The trucks hit in the recent airstrikes, just as they were during the DW investigation, were carrying concrete and steel, not “milk and diapers” as the West would lead audiences to believe. That the supplies were passing through a “rebel” controlled crossing means that the supplies were surely headed to “rebel” controlled territory – either Al Qaeda’s Al Nusra Front in the west, or ISIS in the east.
Russian airstrikes insured that the supplies reached neither.
Strangling NATO’s Terrorists at the Border
Russia’s increased activity along the Syrian-Turkish border signifies the closing phases of the Syrian conflict. With Syrian and Kurdish forces holding the border east of the Euphrates, the Afrin-Jarabulus corridor is the only remaining conduit for supplies bound for terrorists in Syria to pass. Syrian forces have begun pushing east toward the Euphrates from Aleppo, and then will move north to the Syrian-Turkish border near Jarabulus. Approximately 90-100 km west near Afrin, Ad Dana, and Azaz, it appears Russia has begun cutting off terrorist supply lines right at the border. It is likely Syrian forces will arrive and secure this region as well.
For those that have criticized Russia’s air campaign claiming conflicts can’t be won from the air without a ground component, it should be clear by now that the Syrian Arab Army is that ground component, and has dealt ISIS and Al Qaeda its most spectacular defeats in the conflict.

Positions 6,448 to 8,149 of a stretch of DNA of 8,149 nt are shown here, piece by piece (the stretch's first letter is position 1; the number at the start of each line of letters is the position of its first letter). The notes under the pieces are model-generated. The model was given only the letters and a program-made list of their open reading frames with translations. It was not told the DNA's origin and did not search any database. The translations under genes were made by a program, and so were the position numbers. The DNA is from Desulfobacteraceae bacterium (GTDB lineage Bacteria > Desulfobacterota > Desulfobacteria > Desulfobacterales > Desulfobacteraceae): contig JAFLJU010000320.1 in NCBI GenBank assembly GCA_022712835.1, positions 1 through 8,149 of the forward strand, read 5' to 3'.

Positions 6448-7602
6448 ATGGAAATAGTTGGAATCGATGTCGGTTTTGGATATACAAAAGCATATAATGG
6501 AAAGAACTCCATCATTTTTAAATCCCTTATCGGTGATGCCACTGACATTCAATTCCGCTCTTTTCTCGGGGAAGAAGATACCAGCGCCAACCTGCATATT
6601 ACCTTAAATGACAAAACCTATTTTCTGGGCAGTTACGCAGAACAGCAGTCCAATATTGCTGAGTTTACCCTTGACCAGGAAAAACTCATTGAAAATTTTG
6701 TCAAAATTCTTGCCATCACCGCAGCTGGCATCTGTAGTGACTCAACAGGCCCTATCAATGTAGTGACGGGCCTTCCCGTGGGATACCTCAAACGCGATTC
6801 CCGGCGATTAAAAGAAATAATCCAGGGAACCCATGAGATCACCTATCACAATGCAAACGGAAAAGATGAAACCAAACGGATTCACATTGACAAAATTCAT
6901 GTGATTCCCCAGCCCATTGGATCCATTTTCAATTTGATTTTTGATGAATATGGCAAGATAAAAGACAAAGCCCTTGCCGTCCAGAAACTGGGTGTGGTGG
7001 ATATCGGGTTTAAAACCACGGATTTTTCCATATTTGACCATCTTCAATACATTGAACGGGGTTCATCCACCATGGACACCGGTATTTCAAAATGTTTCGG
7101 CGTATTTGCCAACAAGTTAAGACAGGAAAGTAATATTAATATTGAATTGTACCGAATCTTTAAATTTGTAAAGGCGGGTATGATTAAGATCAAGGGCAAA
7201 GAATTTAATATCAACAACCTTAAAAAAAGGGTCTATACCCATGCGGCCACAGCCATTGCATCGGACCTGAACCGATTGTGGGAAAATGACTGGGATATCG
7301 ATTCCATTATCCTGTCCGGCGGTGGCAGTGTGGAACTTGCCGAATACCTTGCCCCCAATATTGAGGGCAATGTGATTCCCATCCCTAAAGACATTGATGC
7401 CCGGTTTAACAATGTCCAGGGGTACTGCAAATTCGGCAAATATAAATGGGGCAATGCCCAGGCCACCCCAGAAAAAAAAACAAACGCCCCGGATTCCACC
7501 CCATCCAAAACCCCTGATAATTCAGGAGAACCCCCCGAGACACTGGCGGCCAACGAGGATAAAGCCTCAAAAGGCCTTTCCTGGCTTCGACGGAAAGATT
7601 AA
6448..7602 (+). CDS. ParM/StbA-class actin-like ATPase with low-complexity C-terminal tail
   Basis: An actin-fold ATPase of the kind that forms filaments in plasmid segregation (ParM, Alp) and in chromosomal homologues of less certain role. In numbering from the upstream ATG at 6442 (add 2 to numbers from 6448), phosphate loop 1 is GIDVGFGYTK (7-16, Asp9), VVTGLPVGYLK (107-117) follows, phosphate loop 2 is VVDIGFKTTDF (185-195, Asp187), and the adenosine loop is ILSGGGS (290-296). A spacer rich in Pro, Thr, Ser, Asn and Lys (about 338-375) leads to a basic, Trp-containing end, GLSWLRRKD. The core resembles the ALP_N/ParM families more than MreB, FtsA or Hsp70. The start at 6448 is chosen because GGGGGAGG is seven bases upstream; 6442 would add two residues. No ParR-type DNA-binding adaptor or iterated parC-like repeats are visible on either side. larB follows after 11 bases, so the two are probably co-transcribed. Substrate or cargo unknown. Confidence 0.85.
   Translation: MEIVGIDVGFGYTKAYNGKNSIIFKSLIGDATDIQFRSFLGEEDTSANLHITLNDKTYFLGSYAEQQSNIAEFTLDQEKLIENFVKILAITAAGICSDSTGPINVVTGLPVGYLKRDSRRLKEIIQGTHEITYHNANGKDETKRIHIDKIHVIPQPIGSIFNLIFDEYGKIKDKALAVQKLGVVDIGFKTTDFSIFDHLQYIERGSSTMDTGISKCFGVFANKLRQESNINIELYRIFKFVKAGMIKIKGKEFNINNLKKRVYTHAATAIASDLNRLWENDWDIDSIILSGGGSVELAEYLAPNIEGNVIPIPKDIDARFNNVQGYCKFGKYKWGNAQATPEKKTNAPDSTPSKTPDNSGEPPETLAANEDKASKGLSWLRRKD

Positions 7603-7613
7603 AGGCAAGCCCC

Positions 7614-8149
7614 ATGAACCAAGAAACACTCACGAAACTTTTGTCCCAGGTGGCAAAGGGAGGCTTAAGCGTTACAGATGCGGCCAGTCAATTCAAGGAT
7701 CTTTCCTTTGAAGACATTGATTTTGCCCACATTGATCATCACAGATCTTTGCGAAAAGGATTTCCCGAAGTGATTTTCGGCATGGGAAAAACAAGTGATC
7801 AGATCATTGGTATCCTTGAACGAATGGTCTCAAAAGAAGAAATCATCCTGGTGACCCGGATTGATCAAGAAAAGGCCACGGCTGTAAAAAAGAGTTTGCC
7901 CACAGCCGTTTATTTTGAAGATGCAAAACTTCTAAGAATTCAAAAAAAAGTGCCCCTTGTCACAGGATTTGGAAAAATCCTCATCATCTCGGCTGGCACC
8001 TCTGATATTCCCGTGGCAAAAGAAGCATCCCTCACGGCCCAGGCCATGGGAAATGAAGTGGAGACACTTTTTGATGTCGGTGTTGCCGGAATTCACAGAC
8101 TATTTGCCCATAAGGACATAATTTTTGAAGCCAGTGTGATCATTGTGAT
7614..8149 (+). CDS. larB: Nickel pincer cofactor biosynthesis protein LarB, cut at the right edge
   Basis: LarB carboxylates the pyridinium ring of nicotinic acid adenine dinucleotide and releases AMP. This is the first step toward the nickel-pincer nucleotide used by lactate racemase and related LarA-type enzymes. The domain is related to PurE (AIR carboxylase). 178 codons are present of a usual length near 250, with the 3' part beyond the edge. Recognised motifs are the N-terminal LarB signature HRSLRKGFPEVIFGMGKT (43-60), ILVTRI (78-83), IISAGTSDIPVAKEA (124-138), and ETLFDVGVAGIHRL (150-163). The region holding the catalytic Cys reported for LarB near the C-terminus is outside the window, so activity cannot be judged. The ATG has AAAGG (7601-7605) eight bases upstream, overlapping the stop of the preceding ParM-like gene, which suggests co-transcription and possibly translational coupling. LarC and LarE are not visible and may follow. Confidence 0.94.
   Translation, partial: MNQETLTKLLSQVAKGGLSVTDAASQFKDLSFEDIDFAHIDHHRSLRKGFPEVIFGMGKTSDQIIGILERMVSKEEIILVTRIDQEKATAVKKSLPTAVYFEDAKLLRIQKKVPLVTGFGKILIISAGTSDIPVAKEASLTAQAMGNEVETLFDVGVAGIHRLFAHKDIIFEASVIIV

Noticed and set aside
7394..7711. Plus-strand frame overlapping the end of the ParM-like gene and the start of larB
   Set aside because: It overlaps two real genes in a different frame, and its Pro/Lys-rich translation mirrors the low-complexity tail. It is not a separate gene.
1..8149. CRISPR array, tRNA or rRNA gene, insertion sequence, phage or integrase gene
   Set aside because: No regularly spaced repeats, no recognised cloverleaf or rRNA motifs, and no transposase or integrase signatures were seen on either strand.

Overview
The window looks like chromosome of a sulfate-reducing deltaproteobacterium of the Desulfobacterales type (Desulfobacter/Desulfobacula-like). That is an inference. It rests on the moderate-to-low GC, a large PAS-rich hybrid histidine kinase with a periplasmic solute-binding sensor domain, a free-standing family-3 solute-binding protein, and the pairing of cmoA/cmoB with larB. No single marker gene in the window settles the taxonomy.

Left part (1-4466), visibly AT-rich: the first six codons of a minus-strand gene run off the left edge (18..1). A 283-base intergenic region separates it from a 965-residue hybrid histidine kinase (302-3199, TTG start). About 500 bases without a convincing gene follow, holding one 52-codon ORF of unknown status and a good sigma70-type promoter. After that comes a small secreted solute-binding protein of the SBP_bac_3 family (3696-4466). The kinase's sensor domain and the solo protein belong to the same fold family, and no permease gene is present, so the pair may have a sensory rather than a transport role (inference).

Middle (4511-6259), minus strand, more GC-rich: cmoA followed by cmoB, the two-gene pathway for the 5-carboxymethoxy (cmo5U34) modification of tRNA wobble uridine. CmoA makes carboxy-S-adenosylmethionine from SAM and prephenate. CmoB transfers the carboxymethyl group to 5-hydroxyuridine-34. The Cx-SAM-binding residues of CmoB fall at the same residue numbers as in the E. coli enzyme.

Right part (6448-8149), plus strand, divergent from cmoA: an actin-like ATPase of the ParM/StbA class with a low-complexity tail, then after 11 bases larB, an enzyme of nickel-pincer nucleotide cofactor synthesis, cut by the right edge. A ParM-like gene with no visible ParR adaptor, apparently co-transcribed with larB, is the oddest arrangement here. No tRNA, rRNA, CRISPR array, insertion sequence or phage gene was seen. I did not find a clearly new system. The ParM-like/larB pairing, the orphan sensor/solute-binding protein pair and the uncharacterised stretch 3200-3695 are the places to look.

When this corridor is closed and supplies cut off, ISIS, Nusra, and all associated NATO-backed factions will atrophy and die as the Syrian military restores order across the country. This may be why there has been a sudden “rush” by the West to move assets into the region, the impetus driving the United States to place special forces into Syrian territory itself, and for Turkey’s ambush of a Russian Su-24 near the Syrian-Turkish border.
What all of this adds up to is a clear illustration of precisely why the Syrian conflict was never truly a “civil war.” The summation of support for militants fighting against the Syrian government and people, has come from beyond Syria’s borders. With that support being cut off and the prospect of these militants being eradicated, the true sponsors behind this conflict are moving more directly and overtly to salvage their failed conspiracy against the Syrian state.